A Labour MP has backed demands for a public inquiry into the deaths of three men during the summer riots in 2011.
Birmingham Ladywood MP Shabana Mahmood described a report by the police watchdog into the deaths of Haroon Jahan, Shazad Ali and Abdul Musavir as a "failure" which had brought the victims' families no closer to justice.
The report, published by the Independent Police Complaints Commission (IPCC), found a senior officer had been reckless in offering immunity to witnesses to the deaths in Winson Green, Birmingham.
Eight men were acquitted in July 2012 of murdering the three victims after jurors at Birmingham Crown Court were told another senior officer had lied about the disclosure of evidence in the case.
In a letter to Home Secretary Theresa May, Ms Mahmood claimed the IPCC report "served no-one" due to its restricted terms of reference.
The MP wrote: "Yesterday the Independent Police Complaints Commission published its report into the West Midlands Police investigation.
"It ruled that one officer alone had acted recklessly. This officer has since retired. A second officer, who had been previously accused by a judge of having lied on oath, was found to have no case to answer.
"Eight men were prosecuted, but none convicted in a trial which almost collapsed because of issues with the police investigation.
"It is clear to me that this report is a failure."
Ms Mahmood's views echo those of Tariq Jahan, whose son, Haroon, was trying to protect shops from looters when he was hit by a car near a petrol station on August 10, 2011.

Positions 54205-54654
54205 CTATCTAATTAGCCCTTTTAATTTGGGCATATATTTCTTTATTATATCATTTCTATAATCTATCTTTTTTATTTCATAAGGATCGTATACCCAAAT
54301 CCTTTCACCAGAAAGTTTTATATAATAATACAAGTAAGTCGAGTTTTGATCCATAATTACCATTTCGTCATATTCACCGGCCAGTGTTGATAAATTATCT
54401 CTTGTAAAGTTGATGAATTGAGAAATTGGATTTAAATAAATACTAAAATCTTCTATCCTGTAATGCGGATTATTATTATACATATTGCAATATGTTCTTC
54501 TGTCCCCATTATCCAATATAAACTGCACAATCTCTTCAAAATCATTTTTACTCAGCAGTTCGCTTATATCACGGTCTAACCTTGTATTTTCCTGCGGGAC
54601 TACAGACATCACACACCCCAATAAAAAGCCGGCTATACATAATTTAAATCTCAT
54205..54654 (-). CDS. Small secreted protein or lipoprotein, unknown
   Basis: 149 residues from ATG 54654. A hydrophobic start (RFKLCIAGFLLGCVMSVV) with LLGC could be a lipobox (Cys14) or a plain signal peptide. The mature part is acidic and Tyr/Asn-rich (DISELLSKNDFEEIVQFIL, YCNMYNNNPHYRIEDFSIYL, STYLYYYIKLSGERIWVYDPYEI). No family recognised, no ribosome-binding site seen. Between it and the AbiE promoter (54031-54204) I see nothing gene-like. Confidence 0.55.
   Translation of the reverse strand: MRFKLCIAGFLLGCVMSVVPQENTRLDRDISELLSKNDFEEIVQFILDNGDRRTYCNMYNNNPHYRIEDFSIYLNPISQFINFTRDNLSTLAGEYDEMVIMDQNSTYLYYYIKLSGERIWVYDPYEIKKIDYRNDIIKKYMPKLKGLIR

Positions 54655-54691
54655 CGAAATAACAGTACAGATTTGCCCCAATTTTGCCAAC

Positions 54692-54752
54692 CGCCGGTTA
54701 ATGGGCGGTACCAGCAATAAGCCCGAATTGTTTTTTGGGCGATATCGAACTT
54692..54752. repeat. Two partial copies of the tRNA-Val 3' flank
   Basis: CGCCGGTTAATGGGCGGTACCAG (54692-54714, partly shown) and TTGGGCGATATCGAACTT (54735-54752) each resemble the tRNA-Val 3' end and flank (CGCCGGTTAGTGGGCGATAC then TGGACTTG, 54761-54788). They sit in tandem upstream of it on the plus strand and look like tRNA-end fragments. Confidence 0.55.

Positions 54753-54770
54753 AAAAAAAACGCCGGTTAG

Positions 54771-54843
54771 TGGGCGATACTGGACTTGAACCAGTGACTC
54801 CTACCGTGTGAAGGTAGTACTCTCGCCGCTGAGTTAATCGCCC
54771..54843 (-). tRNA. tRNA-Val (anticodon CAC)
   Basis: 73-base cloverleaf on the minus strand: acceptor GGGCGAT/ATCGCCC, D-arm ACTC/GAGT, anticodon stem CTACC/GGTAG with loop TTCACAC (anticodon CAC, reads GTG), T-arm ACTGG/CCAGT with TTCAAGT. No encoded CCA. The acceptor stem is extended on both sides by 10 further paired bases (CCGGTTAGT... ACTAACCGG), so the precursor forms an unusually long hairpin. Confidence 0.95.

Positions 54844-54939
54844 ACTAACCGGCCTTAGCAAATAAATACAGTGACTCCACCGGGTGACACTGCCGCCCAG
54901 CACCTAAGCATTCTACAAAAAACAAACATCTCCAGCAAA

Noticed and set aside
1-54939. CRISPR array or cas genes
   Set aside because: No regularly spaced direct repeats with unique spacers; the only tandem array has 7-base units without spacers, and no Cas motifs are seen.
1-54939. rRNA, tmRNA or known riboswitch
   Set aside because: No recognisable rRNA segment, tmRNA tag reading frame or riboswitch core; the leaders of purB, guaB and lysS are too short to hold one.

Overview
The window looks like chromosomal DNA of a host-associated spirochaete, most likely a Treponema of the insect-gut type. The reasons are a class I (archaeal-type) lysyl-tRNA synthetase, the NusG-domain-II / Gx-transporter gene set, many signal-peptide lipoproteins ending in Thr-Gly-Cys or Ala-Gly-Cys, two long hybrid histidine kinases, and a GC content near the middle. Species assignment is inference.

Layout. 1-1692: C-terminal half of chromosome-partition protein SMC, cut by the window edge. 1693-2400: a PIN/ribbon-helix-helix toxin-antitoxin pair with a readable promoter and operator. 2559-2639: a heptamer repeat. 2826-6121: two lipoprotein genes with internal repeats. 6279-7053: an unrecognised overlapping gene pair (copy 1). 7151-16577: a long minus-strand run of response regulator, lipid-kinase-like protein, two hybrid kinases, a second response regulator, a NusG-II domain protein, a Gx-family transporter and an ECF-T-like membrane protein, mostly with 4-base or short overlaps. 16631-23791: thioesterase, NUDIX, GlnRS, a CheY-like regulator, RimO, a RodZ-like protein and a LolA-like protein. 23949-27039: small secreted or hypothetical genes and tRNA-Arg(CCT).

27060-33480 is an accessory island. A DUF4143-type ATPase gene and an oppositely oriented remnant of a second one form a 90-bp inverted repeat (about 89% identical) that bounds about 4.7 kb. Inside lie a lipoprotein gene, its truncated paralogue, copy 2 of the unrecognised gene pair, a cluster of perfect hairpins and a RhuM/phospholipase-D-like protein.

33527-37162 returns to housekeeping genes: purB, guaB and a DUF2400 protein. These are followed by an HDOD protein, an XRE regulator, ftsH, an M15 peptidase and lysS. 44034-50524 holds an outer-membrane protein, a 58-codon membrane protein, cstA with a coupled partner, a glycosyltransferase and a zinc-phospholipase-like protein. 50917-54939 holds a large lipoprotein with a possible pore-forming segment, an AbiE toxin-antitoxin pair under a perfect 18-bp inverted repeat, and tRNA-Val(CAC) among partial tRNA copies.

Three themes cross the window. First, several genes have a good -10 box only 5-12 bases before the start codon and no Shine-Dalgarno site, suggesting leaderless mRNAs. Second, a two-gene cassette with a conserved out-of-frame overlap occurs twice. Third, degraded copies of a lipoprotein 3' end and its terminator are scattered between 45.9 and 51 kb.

Mr Jahan has called for a public inquiry into the actions of West Midlands Police and the Crown Prosecution Service during the murder inquiry.
In her letter to the Home Secretary, Ms Mahmood added: "I am convinced that a full public inquiry is needed to get to the truth of the matter and I would like to ask you formally to instigate this and furthermore, to meet with Mr Jahan as a matter of priority."
Following the publication of the IPCC report, West Midlands Police said the severity of the allegations made during the trial had led the force to immediately refer the matter to the watchdog.
Assistant Chief Constable Gary Cann said: "The independent investigation shows no officer from West Midlands Police deliberately misled the trial at Birmingham Crown Court."
A Home Office spokesman said: "The IPCC's conclusions are deeply troubling - it is clear that the professional standards expected of all police officers were not met in this individual case.
"It is vital we do not allow the actions of a few officers to undermine public confidence in policing.
"We are aware Mr Jahan's MP has written to the Home Secretary. Any formal request for a public inquiry will be considered once it is received."